“When Amy wrote his name in the script – well, that was the dream,” Apatow said. “In a situation like this, you never think you’re going to really get LeBron James – you think you’re going to get somebody who retired from the NBA in 1968."
But thanks in large part to Bill Hader, an alumnus of Saturday Night Live, the dream became a reality.
“Bill had meet LeBron when he hosted Saturday Night Live, and told us that he was a great guy and super funny,” Apatow said. “So Bill and I took him out to lunch, and we talked a little about his part, which in a lot of ways is the Bruno Kirby part in When Harry Met Sally… We thought that it would be really funny if that person just happened to be the greatest basketball player in the world. And LeBron really laughed.”
Which isn’t to say King James took his movie debut lightly. Indeed, “LeBron showed up as a very well-prepared actor,” Apatow said. “He was very loose, he was willing to experiment and improvise just like everybody else, and he revealed himself to be riotously funny -- which we are all jealous of.”
But wait, there’s more: LeBron James arrived just in time to make his “character” a very eloquent and passionate spokesman for Cleveland.
“His shooting days started a week after he announced that he was going back to the Cleveland Cavaliers,” Apatow said. “So we quickly added that to the script.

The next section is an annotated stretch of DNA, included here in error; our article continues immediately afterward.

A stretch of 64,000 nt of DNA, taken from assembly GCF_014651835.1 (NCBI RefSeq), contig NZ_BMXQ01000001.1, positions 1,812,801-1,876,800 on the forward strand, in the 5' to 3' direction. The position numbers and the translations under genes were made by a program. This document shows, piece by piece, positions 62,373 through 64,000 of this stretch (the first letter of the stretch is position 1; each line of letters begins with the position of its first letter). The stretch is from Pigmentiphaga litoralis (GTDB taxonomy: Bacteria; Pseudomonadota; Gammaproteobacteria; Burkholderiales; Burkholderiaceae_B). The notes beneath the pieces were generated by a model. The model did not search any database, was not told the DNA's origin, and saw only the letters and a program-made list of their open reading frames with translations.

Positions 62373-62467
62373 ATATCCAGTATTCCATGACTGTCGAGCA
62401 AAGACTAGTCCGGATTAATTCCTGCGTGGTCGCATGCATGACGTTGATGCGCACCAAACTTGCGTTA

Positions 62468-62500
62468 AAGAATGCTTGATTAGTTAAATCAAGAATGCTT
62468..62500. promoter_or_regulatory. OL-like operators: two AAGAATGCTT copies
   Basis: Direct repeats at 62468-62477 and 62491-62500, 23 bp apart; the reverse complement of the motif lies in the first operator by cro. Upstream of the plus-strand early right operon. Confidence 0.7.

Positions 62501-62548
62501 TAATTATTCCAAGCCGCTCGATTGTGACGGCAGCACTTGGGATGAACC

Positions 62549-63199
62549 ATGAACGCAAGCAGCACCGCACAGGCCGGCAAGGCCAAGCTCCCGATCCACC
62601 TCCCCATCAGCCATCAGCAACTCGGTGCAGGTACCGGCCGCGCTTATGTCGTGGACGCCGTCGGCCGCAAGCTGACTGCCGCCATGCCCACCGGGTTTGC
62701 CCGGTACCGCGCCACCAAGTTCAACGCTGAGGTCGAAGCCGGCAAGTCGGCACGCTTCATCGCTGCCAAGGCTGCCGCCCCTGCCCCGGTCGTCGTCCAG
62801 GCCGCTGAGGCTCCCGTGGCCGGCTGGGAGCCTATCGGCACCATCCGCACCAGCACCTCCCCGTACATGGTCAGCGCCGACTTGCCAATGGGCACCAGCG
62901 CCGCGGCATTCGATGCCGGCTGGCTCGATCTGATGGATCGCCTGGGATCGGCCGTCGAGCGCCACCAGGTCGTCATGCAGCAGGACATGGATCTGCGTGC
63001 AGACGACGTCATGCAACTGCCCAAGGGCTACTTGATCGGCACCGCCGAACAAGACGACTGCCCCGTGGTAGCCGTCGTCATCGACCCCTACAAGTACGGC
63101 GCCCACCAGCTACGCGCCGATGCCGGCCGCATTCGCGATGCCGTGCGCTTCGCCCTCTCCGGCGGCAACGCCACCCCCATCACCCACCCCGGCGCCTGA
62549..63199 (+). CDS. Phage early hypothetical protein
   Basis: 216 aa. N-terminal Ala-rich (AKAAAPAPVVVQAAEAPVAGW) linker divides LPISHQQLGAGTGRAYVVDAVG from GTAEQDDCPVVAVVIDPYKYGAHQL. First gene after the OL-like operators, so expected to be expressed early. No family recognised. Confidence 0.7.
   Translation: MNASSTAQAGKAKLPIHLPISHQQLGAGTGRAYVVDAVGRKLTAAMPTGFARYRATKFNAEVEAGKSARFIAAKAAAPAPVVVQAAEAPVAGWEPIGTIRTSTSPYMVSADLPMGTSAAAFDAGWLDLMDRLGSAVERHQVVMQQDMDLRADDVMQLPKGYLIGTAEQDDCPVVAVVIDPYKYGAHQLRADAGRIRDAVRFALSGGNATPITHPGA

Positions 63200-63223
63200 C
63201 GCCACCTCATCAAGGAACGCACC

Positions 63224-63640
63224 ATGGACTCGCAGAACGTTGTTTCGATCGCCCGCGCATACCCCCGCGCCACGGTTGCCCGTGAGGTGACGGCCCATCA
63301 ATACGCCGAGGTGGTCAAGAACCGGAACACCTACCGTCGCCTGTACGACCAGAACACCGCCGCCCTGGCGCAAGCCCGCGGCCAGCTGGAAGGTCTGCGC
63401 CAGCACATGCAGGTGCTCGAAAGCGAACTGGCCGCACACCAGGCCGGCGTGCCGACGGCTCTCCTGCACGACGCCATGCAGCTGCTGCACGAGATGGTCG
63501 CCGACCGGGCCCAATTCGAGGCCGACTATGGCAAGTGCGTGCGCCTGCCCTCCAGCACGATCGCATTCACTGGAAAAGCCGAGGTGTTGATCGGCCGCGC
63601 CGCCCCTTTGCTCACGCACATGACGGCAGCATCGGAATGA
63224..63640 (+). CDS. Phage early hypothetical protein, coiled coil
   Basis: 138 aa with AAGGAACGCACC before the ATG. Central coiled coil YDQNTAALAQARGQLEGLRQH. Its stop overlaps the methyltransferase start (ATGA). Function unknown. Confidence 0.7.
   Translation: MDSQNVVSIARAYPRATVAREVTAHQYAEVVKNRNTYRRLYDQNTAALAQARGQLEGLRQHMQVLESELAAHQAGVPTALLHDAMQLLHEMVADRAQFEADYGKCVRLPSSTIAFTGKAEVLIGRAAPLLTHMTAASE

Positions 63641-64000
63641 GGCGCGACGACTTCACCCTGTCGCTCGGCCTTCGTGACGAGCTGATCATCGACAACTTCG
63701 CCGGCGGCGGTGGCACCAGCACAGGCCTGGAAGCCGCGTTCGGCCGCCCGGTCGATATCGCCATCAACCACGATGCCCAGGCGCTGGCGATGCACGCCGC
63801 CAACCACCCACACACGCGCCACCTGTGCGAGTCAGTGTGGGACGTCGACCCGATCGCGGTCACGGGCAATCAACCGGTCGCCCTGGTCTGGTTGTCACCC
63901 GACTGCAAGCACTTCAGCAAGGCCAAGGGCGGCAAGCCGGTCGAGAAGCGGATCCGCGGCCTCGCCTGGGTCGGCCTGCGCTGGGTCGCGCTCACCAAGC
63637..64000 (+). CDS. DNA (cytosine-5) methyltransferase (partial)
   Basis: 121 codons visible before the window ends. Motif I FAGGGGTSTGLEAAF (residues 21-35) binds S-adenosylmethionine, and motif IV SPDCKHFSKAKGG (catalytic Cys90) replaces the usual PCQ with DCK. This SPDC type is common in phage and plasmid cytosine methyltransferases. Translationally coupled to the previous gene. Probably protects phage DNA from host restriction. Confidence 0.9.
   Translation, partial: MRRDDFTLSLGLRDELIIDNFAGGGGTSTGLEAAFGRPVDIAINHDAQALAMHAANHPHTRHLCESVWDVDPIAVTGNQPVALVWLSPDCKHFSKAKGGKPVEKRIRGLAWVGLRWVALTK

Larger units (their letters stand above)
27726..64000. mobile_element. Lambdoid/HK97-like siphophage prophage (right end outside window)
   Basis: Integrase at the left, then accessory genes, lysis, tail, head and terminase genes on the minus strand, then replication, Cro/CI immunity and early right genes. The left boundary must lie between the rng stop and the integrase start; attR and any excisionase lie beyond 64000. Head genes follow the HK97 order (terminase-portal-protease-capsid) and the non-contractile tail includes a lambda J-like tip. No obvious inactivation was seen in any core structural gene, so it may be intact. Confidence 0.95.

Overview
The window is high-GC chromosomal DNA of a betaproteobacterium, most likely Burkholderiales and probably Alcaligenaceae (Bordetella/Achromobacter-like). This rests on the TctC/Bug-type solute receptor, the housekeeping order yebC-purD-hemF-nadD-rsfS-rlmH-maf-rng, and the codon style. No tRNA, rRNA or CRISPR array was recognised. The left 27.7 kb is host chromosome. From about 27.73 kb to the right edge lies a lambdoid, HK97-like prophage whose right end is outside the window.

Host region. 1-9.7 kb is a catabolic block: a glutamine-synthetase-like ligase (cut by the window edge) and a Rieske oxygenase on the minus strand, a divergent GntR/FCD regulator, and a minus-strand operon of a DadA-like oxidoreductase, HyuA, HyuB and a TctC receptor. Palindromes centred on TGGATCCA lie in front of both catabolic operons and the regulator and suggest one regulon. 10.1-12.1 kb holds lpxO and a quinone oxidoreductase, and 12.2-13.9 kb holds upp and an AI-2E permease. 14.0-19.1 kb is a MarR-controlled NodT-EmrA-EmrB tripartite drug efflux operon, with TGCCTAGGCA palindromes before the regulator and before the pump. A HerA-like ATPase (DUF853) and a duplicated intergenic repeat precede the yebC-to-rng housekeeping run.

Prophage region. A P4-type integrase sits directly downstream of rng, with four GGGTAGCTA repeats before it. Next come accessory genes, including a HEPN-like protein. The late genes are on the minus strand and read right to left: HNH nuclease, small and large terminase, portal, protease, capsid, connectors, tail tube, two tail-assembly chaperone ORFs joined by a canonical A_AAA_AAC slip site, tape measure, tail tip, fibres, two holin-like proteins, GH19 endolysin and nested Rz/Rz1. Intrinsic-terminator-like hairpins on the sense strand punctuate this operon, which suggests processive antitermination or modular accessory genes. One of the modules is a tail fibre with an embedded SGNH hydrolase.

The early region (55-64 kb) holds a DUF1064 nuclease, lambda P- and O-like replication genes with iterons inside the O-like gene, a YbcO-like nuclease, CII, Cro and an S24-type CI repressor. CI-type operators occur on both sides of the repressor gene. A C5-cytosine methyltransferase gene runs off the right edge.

“But, you know, he’s always telling people he’s the mayor of Cleveland.”
Trainwreck also features a very funny cameo performance by another NBA notable, Amar’e Stoudemire, as another of Aaron's patients. Ironically, he filmed his part before he moved from the New York Knicks to the Dallas Mavericks – at a time when he doubtless had no qualms about saying “Dallas sucks!” on screen.
“We watched all these different athletes on Letterman,” Apatow said, “because we figured if they're funny with Letterman, we know we can make them funny in the movie. Amar'e was so charming and witty -- and he also turned out to be a great guy to work with. And he carried off some difficult moments, like where he’s doing that whole bit when he’s supposed to have just come out of surgery.”
So what is Judd Apatow’s secret? How does he get such effective performances -- such funny performances – out of superstars who are, essentially, non-actors?
“My favorite thing with any actor or actress,” Apatow said, “is to let them know that they have enough time to figure it out. I think when people are rushed, they can't act. And when they feel under pressure to make it perfect right away, that's when people panic. I always tell them, ‘Look, you have plenty of time, we are going to do a lot of takes." And usually just that information gets them almost all the way there.
“The nightmare that a lot of people have is that they’re only gonna get one take, some crappy shot, and someone's gonna say, 'OK, check the gate! We're done!' But I always just say, 'We're not going to move on until you're happy.'"